Why Knowing Your Sleep Chronotype Is So Important

If you weren't already made aware of this fact, getting the proper amount of sleep is incredibly important. Sleeping seven or eight hours per night can contribute to enhanced mental health, physical health, and overall quality of life (per the National Heart, Lung, and Blood Institute). While health officials are typically quick to discount abnormal sleeping habits (hello, night owls!), it turns out that, as long as you're aware of these different sleeping patterns, often called chronotypes, and how to work with them, a good night's sleep might be yours for the taking.

Have you found that waking up early to work a nine-to-five job is especially tough for you when compared to your peers? You might be able to blame your sleep chronotype for the grogginess that you feel in the early morning hours. Similar to your circadian rhythm, your sleep chronotype essentially controls your body's desire to sleep or stay awake during certain periods of the day. Unlike your circadian rhythm, though, the chronotype is not influenced by environmental cues like daylight and temperature. It is a more permanent part of your being, meaning that it is harder to manipulate or change (per the Sleep Foundation).

Each person can fall into one of four sleep chronotypes, named after animals: the lion, dolphin, bear, or wolf (via Mindbodygreen). Knowing your particular sleep chronotype can help you work with your body's natural rhythms to be more productive and experience more fulfilling sleep.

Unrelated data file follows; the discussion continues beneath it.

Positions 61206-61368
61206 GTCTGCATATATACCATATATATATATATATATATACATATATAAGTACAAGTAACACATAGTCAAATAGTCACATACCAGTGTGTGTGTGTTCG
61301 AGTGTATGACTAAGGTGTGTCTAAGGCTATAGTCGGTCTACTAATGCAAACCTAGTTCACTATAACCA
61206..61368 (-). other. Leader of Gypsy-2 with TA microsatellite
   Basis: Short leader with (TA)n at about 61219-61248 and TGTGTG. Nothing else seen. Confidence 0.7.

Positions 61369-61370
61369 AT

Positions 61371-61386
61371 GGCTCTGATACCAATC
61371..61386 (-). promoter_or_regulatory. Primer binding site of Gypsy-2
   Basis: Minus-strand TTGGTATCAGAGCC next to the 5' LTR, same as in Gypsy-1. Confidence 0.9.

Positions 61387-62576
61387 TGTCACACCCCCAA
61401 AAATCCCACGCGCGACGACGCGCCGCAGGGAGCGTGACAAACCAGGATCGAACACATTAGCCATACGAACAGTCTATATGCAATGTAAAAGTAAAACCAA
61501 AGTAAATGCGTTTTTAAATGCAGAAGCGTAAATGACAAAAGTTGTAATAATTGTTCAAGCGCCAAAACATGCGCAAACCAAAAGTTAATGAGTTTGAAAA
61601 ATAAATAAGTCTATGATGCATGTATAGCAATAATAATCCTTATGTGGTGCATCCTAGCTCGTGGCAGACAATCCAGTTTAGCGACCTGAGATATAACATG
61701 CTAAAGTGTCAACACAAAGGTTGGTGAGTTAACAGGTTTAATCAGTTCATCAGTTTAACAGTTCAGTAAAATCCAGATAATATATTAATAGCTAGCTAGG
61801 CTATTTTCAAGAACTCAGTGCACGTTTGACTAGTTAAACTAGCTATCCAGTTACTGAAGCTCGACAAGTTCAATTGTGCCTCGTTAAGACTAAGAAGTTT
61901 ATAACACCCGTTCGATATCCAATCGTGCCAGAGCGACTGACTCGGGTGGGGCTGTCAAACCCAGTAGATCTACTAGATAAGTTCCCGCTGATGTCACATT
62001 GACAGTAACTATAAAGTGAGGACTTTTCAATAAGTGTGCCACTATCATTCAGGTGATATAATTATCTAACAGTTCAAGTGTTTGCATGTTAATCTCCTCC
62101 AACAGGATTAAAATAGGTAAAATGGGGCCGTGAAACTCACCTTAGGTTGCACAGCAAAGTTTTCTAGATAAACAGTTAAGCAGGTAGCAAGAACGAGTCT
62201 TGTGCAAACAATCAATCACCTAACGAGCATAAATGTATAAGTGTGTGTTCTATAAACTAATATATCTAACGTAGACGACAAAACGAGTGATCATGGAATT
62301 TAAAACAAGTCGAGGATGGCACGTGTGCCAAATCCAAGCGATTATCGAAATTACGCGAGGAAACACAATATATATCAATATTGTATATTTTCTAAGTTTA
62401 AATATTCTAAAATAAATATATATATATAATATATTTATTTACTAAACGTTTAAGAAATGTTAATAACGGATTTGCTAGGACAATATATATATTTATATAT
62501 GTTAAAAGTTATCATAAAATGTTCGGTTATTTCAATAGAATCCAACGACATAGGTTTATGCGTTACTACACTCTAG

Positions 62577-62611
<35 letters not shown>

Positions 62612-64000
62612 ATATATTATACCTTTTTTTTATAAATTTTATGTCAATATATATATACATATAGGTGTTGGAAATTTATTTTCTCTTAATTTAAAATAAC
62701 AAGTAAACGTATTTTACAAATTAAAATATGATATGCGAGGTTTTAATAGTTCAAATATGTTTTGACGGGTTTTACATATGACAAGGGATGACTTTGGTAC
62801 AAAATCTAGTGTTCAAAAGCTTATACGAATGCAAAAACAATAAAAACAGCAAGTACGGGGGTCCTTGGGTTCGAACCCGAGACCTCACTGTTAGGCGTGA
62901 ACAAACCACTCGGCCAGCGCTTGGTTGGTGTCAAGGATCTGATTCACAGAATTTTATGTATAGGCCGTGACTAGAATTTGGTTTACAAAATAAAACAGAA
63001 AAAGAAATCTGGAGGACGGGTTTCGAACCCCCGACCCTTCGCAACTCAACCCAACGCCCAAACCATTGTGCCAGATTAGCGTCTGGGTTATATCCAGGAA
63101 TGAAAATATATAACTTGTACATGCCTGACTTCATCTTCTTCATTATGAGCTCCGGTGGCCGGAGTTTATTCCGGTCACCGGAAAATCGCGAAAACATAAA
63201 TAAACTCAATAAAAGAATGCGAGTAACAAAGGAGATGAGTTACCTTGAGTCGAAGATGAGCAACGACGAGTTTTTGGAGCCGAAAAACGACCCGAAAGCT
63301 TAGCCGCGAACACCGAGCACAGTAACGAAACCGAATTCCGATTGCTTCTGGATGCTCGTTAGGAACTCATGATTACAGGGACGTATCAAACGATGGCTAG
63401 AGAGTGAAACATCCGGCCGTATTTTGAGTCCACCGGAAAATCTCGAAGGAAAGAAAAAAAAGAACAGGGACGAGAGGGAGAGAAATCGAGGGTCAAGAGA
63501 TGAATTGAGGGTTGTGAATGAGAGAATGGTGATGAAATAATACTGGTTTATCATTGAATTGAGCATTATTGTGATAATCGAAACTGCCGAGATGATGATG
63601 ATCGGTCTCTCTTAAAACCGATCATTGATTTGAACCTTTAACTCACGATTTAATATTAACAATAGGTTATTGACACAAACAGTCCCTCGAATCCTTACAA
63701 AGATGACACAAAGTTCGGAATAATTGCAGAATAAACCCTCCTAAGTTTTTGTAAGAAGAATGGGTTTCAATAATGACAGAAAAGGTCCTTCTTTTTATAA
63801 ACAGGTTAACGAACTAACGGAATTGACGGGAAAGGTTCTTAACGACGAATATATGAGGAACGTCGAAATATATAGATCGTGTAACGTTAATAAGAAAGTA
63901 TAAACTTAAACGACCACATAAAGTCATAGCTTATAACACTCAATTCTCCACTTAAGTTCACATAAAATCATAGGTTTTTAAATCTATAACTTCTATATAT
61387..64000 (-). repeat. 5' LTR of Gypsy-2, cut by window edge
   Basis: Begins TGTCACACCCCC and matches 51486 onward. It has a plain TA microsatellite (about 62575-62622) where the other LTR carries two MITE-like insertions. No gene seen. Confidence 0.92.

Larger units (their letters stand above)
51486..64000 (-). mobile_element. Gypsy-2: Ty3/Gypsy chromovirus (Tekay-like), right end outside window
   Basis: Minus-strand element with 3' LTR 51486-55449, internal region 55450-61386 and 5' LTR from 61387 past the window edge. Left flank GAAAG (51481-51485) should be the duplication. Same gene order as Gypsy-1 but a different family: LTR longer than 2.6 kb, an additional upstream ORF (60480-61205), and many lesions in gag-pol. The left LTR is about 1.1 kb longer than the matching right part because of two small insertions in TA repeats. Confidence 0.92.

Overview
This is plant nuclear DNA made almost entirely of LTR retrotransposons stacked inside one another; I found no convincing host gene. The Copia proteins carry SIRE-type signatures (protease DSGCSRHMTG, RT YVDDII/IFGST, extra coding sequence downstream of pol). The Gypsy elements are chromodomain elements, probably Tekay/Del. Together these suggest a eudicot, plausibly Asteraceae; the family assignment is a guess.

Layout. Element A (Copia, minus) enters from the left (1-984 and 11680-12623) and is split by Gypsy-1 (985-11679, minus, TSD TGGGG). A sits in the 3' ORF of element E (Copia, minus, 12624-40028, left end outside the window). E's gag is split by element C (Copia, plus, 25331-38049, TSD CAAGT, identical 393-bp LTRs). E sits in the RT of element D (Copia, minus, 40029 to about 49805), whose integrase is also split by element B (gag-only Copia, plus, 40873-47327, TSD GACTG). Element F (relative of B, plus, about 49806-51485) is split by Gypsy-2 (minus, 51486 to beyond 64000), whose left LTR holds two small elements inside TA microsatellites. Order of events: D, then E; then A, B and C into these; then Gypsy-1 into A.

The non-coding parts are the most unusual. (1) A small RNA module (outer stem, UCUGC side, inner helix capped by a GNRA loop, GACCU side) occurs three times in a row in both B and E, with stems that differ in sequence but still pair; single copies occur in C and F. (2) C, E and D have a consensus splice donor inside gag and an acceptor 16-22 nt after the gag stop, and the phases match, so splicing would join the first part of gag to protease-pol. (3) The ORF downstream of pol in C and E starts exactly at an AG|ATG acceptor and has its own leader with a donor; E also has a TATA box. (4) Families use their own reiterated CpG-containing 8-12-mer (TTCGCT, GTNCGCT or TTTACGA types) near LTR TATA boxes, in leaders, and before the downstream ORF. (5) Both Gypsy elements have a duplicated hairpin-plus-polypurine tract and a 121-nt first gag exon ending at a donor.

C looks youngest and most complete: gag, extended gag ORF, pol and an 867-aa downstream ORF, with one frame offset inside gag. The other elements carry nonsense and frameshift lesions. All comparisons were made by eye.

Each sleep chronotype presents different challenges and solutions

The most common sleep chronotype, accounting for approximately 55 percent of the population, is the bear. Typically, the people with this chronotype can be characterized as extroverted and happy-go-lucky with a continuous flow of mellow energy throughout the day. People with this chronotype can make the most of their body's natural rhythms by going to bed around 11 p.m., waking up at 7 a.m., and reserving work that requires the most focus for the hours between 10 a.m. and 2 p.m. (per Casper).

Next up, we have the night owl, or wolf chronotype, who tends to be incredibly creative and introspective. These people get most of their work done between the hours of 5 p.m. and midnight, before eventually hitting the hay in the early hours of the morning. Despite the naysayers who claim otherwise, these people are encouraged to get their work done when creativity strikes — even at 11 p.m. (per Parsley Health).

The lion chronotype represents those "morning people" (oh, how we despise them all...) who would rather rise early and go to bed early. Contrarily, those who fall under the dolphin sleep chronotype have a hard time getting up early in the morning and often experience insomnia or trouble falling asleep at night, due to anxious sleeping patterns (via Casper).

Instead of attempting to alter your sleep patterns to meet the norm, working with your body's natural rhythms has proven to be your best bet to receive the best shut-eye.